- We don’t know what the ripple effects will be but we can guess how the post-COVID economy will be different.
- Active fiscal policy from governments is back on the agenda.
- We’re likely to see a rethink of the welfare safety net and a massive increase in remote working.
The teddy bears in the window look out on a quiet street. The school on the corner is shut. The local fruit and veg shop has just closed – the health risks to the staff were too high. Outside my home office, it’s raining. It’s day 22 of the New Zealand lockdown.
There’s still a lot, medically and economically, to unfold. In particular, we don’t know what the ripple effects are going to be. We know (roughly) the upfront scale of the initial hit, but we’re none too clear on the second-round impacts, as one loss of business income turns into less spending at other businesses as well. And we don’t know what damage may prove irreversible. But already we can hazard a good guess at some of the things that will make the post-COVID economy different.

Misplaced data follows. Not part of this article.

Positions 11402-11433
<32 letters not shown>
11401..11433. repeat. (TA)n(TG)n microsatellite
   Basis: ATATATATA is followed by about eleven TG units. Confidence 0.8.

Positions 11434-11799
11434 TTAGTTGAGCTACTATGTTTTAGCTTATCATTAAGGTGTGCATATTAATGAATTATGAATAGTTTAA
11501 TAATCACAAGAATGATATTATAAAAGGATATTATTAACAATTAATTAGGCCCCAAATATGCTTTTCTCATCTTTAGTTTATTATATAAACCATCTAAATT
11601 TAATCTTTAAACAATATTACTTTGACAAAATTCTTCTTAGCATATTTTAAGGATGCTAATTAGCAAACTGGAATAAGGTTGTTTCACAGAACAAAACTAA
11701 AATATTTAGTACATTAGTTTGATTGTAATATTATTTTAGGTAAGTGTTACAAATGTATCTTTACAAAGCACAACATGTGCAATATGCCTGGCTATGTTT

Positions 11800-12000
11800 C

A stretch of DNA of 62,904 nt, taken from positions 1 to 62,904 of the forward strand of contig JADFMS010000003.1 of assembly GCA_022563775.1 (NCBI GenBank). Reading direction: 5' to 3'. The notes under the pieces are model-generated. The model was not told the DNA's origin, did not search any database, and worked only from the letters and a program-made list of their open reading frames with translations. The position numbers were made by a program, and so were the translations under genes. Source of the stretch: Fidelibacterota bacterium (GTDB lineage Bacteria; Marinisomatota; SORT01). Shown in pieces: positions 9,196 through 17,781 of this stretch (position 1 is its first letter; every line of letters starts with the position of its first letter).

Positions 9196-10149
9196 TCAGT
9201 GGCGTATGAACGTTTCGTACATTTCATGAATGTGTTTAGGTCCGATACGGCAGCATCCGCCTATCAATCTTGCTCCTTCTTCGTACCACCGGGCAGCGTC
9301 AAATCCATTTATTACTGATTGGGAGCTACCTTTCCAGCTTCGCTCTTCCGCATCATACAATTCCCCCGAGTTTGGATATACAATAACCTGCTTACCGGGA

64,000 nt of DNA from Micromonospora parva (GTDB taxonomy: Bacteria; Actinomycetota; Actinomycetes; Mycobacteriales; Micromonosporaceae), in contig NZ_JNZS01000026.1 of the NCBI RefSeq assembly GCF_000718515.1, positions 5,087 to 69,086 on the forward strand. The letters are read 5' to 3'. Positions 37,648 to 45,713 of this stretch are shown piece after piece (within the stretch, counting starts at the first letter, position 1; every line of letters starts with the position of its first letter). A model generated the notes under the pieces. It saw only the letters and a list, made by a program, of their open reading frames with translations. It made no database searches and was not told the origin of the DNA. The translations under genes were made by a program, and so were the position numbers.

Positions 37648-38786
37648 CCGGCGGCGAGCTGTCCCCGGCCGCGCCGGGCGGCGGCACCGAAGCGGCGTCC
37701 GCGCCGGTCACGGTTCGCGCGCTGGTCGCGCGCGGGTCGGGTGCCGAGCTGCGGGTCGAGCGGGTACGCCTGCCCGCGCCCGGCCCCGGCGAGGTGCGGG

The return of active fiscal policy
Most obviously, active fiscal policy and its government spending is back, and not a moment too soon. We spent far too long on a one-eyed search for a budget surplus, ignoring the role of fiscal policy in actively managing the economic cycle. It’s become blindingly obvious that when faced with a COVID lockdown impact of something like 25-30% of GDP, only fiscal policy, deployed lavishly, is going to get you out of the hole.
And people have discovered – contrary to the previous ‘wisdom’ that it would kick in too late to matter – that you can deploy fiscal policy in a hurry if needs must. Apply in the morning for New Zealand’s Wage Subsidy Scheme – the Kiwi equivalent of Australia’s JobKeeper – and you’ll get an email in the afternoon saying the money is on its way. It’ll be in your bank account same day or next.